Getting Around Fort Worth: Guide to Public Transportation

public transit in fort worth

TripSavvy / Tim Liedtke 

Fort Worth is home to a bevy of transportation options, including bus and trolley services, citywide bike rentals, and the usual rideshare apps, car rentals, and taxi services. Here are all the best ways to get around Cowtown:

How to Ride Trinity Metro

Trinity Metro is the citywide bus system that connects Downtown to the Stockyards and many additional districts.The Dash is Trinity Metro’s first electric bus that will take you from Downtown to the 7th Street corridor and the Cultural District; the electric bus line provides daily service with later hours on Friday and Saturday nights. 

  • Routes and Hours: Trinity Metro operates 46 independent fixed routes across the city, all of which have widely varying service. To access the Stockyards, take Route 15 from Downtown. If you’re headed to the Cultural District, take Route 7 or The Dash; and, to access Southside/Magnolia, take Route 4. (You can download all maps and schedules online.)
  • Fares: It costs $5 for an all-day pass on all buses and local trains. 
  • TEXRail: TEXRail is a 27-mile commuter train that extends from the downtown area, across northeast Tarrant County, and into DFW Airport’s Terminal B. It’s a comfortable, easy, very accessible way to travel to and from the airport from downtown.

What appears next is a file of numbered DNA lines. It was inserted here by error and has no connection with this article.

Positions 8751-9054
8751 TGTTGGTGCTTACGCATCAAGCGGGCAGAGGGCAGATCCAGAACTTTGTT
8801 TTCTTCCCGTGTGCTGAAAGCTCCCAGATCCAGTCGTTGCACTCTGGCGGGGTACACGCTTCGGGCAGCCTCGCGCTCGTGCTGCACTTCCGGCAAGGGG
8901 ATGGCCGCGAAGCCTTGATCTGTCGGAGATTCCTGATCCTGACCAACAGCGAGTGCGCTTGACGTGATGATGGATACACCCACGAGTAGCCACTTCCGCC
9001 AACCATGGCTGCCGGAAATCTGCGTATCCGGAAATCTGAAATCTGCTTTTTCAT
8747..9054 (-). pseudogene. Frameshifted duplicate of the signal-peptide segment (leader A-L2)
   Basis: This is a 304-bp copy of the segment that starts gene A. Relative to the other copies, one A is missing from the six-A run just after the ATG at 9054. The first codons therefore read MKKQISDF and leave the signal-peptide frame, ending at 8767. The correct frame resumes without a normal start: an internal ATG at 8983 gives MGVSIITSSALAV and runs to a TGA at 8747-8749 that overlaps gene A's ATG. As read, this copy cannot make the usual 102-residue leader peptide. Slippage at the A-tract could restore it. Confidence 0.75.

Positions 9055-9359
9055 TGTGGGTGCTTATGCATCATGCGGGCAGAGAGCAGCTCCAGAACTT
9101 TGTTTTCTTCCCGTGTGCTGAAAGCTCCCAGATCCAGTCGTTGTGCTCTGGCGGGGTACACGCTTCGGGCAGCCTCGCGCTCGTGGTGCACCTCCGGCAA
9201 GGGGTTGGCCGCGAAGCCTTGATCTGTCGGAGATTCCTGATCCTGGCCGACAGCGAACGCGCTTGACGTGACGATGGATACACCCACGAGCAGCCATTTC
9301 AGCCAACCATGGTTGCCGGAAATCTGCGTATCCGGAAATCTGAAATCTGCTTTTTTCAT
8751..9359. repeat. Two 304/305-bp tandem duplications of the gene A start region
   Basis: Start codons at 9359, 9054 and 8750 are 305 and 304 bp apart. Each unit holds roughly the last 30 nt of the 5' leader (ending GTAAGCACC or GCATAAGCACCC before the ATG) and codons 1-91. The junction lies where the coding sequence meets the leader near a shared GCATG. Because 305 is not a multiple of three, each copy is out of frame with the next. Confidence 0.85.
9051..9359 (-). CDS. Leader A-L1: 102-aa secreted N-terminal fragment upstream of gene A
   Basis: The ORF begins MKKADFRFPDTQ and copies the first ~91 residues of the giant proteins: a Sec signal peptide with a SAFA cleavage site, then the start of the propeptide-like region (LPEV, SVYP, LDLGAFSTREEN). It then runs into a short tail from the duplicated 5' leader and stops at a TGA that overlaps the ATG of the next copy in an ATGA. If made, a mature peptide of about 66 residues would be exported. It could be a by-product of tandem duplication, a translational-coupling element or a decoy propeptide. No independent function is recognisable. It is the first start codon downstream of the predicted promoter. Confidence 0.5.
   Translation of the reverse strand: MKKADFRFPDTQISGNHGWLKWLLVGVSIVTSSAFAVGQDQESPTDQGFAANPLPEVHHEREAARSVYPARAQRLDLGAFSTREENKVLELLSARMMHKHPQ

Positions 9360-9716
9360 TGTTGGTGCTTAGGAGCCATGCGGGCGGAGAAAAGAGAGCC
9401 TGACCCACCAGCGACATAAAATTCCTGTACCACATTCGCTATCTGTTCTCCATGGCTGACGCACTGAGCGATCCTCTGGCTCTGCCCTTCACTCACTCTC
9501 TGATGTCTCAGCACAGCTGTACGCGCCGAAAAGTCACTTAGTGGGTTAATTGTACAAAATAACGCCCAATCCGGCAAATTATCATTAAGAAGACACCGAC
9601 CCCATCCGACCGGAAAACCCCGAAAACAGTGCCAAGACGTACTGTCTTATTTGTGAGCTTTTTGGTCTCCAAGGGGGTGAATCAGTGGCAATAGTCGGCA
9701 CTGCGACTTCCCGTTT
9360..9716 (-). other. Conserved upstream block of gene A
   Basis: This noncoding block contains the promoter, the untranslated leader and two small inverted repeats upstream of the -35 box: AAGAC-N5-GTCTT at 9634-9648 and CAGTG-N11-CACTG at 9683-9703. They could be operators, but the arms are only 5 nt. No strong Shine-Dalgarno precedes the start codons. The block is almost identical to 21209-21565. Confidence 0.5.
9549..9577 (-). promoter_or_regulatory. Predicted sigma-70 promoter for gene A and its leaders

Trinity Railway Express (TRE)

If you’re traveling between downtown Dallas and downtown Fort Worth and you want to avoid driving in traffic, the most convenient, hassle-free option is to take the Trinity Railway Express. The Trinity Railway Express, or TRE, provides rail transportation in the DFW area, between Dallas and Fort Worth (and all points in between), with transfer access to Dallas-Fort Worth International Airport. In downtown Fort Worth, you can hop on board the TRE at Fort Worth Central Station or the T&P Station, which is part of the historic Texas & Pacific Railway Terminal built in 1931; it’s a stunning example of 1920s-era Zigzag Moderne Art Deco architecture. (It’s worth a trip to the T&P just to see the gorgeously opulent lobby.) Check their website for a list of all the stations and stop points on the TRE route.

Molly the Trolley

For a unique, fun way to get around, get on board Molly the Trolley, a vintage-style trolley that offers complimentary service throughout the downtown area and beyond. The downtown Molly route runs between the Fort Worth Convention Center and Sundance Square, making stops at several landmarks along the way. Molly also serves Trinity Metro’s Fort Worth Central Station, giving passengers access to Amtrak, commuter rail, and bus services. Pro-tip: Take Route 15 to get to the Stockyards, with daily service running between Central Station and the Stockyards every 15 minutes during peak hours. (For more info on Molly the Trolley, check out the Trinity Metro site.)

Taxis and Ride-Sharing Apps